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Break DC for Magic (Wondrous) Item?

gweinel

Explorer
Hello,
Can anyone help me to find the Break DC of a wondrous magic item? I want to find the DC of an "Everbright Lantern". It is an Eberron magic item.

Here is the description:

Everbright Lantern: An everbright lantern combines the effect of a continual flame spell with an Eberron shard
attuned to that spell. This bright light is mounted inside a normal bullseye lantern, allowing the light to be shuttered off. An everbright lantern provides clear illumination in a 60-foot cone and shadowy illumination in a 120-foot
cone, just like a mundane bullseye lantern, but its flame never goes out.
Faint evocation; CL 3rd; Craft Wondrous Item,
continual flame; Price 212 gp; Cost to Create 112 gp + 4 XP; Weight 3 lb.


Would you give to DCs? One for the lantern and if it fails the another for the shard?

Thanks :)
 

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nijineko

Explorer
Here is the best off the cuff extrapolation I can give you:
https://www.wizards.com/default.asp?x=dnd/ex/20050803a&page=4 said:
Khyber Dragonshard (small): Length 6 in.; Thickness 2 in.; hardness 10; hp 30; Market Price 750 gp (average).
Khyber Dragonshard (greater): Length 12 in.; Thickness 6 in.; hardness 10; hp 90; Market Price 5,000 gp (average).

Given that there is no indication (that I can find) that any dragonshards are in particular different hardness or hp from each other regardless of type, comparing the two example shards and doing the math gives us a base hardness of 10 and a base hp of 15 per inch of thickness.

While magic weapons and armor increase in hardness and hp based on the +1 through +5 stat, other magic items don't seem to give any guidelines. However, I have seen it elsewhere proposed, and find it perfectly reasonable to take the caster level required for the +1 through +5, and apply the same increase in hardness and hp based on the caster level required to create said wondrous item; since they are the most likely to fail to list a hardness or break dc.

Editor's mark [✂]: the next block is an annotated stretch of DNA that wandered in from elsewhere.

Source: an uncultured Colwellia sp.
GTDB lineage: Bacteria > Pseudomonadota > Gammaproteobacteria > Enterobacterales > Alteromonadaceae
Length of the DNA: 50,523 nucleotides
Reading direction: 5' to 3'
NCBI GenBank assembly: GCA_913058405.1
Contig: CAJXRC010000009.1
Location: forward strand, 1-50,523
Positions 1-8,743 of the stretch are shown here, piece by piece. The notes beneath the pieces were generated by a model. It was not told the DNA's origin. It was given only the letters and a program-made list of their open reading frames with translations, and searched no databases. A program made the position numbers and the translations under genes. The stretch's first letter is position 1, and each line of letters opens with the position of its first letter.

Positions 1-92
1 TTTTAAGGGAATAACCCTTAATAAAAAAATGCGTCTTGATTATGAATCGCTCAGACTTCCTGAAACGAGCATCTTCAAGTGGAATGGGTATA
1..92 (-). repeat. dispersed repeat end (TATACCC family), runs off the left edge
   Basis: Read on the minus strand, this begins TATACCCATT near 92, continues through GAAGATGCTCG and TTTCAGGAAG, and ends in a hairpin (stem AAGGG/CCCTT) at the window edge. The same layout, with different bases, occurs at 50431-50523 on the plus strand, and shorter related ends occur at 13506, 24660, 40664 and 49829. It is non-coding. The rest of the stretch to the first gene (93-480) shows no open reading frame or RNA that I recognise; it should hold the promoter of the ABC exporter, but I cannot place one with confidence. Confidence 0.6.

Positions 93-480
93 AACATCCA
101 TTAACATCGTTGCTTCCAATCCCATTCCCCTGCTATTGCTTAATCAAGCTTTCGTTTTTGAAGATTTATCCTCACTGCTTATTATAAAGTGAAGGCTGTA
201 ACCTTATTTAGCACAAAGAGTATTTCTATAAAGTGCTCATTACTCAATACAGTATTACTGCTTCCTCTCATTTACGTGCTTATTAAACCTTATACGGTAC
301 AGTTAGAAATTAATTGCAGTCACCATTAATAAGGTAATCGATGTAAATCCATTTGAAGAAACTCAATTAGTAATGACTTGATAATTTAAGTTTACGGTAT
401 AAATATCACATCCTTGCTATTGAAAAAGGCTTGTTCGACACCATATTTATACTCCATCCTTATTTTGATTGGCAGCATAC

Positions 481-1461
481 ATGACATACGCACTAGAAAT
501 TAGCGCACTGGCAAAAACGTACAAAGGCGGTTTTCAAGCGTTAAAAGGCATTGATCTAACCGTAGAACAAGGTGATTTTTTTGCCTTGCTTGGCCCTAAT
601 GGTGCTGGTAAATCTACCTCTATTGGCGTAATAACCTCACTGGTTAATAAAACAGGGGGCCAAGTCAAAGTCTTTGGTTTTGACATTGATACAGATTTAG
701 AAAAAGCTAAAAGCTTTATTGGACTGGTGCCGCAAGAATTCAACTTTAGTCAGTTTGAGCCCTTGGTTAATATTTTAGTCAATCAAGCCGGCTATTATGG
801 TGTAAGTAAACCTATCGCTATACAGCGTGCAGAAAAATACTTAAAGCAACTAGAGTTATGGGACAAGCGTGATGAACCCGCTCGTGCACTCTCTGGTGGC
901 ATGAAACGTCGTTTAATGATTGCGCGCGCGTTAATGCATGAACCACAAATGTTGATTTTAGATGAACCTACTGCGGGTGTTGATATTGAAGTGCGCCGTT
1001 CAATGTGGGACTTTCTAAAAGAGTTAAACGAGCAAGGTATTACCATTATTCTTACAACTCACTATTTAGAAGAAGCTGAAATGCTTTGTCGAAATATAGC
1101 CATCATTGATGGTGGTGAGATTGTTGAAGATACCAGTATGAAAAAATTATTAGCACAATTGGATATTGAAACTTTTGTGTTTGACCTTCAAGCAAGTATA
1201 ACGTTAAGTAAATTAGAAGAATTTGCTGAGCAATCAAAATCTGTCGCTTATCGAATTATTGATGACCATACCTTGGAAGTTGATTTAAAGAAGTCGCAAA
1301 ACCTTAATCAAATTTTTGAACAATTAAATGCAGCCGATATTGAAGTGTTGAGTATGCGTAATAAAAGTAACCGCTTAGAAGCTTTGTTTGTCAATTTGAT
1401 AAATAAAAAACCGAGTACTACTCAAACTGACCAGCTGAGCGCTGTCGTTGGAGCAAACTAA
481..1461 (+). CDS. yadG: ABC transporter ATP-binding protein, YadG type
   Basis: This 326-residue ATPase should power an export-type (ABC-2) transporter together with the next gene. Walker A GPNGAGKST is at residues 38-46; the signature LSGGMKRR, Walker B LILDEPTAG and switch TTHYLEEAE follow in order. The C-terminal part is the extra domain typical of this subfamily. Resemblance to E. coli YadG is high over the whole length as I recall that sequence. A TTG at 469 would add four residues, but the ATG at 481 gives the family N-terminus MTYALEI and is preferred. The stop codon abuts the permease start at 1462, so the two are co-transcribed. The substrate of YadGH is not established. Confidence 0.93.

Or you could simplify it and not bother with the per-item thing and simply say that minor is equivalent to +1, medium to +3, and major to +5.

As for the lantern, it would have the same break dc and hardness as a regular bull's eye lantern, unless you wish to consider the entire package, the wondrous item. If you can't find stats for that, given the effective thinness of the metal used in a lantern, the hardness and break dc won't be that high. As you would do the calculation per inch in reverse. It might survive a fall from a shelf, so maybe a hardness of 3 to 5, and maybe 1 to 3 hp.
 
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gweinel

Explorer
Here is the best off the cuff extrapolation I can give you:

Given that there is no indication (that I can find) that any dragonshards are in particular different hardness or hp from each other regardless of type, comparing the two example shards and doing the math gives us a base hardness of 10 and a base hp of 15 per inch of thickness.